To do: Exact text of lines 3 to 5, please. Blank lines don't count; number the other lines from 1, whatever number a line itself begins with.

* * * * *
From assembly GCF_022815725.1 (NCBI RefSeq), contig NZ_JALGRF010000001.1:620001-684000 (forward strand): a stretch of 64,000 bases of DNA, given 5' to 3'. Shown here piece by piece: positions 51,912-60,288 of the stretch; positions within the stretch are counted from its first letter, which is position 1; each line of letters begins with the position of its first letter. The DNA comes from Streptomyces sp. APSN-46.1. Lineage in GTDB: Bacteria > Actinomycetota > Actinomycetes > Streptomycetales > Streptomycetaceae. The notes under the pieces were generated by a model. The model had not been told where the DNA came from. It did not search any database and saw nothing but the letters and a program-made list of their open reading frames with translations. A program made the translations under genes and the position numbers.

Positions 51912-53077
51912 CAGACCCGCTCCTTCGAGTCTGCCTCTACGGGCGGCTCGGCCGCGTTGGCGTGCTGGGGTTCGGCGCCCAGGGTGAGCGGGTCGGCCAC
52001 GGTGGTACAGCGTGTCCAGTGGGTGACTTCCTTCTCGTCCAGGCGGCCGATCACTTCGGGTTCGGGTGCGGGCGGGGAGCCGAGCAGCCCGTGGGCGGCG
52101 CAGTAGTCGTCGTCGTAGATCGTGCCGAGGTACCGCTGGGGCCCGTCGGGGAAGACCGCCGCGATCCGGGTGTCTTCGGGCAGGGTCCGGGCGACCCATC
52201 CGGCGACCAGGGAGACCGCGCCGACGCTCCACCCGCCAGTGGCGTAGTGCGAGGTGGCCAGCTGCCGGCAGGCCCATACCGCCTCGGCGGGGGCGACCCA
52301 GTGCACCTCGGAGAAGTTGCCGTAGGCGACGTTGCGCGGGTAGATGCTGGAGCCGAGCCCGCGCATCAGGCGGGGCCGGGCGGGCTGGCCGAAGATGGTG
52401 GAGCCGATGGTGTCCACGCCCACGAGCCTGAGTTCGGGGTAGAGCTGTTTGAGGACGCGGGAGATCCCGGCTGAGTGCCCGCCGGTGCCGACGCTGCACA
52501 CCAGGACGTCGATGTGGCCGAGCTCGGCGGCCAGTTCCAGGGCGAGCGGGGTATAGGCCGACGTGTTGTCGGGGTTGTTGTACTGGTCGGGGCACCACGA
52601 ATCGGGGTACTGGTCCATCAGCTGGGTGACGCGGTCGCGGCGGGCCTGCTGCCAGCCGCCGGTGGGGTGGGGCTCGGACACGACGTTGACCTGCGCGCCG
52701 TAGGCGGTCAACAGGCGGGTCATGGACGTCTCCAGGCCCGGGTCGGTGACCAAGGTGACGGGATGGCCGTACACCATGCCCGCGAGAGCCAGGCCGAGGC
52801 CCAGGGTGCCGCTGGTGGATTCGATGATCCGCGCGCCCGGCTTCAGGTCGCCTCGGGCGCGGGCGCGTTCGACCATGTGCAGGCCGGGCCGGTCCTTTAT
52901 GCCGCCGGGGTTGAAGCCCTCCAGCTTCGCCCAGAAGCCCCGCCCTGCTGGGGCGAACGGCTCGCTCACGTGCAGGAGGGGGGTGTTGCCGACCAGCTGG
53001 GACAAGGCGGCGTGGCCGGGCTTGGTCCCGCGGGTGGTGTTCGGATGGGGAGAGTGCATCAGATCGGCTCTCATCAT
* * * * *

51912 CAGACCCGCTCCTTCGAGTCTGCCTCTACGGGCGGCTCGGCCGCGTTGGCGTGCTGGGGTTCGGCGCCCAGGGTGAGCGGGTCGGCCAC
52001 GGTGGTACAGCGTGTCCAGTGGGTGACTTCCTTCTCGTCCAGGCGGCCGATCACTTCGGGTTCGGGTGCGGGCGGGGAGCCGAGCAGCCCGTGGGCGGCG
52101 CAGTAGTCGTCGTCGTAGATCGTGCCGAGGTACCGCTGGGGCCCGTCGGGGAAGACCGCCGCGATCCGGGTGTCTTCGGGCAGGGTCCGGGCGACCCATC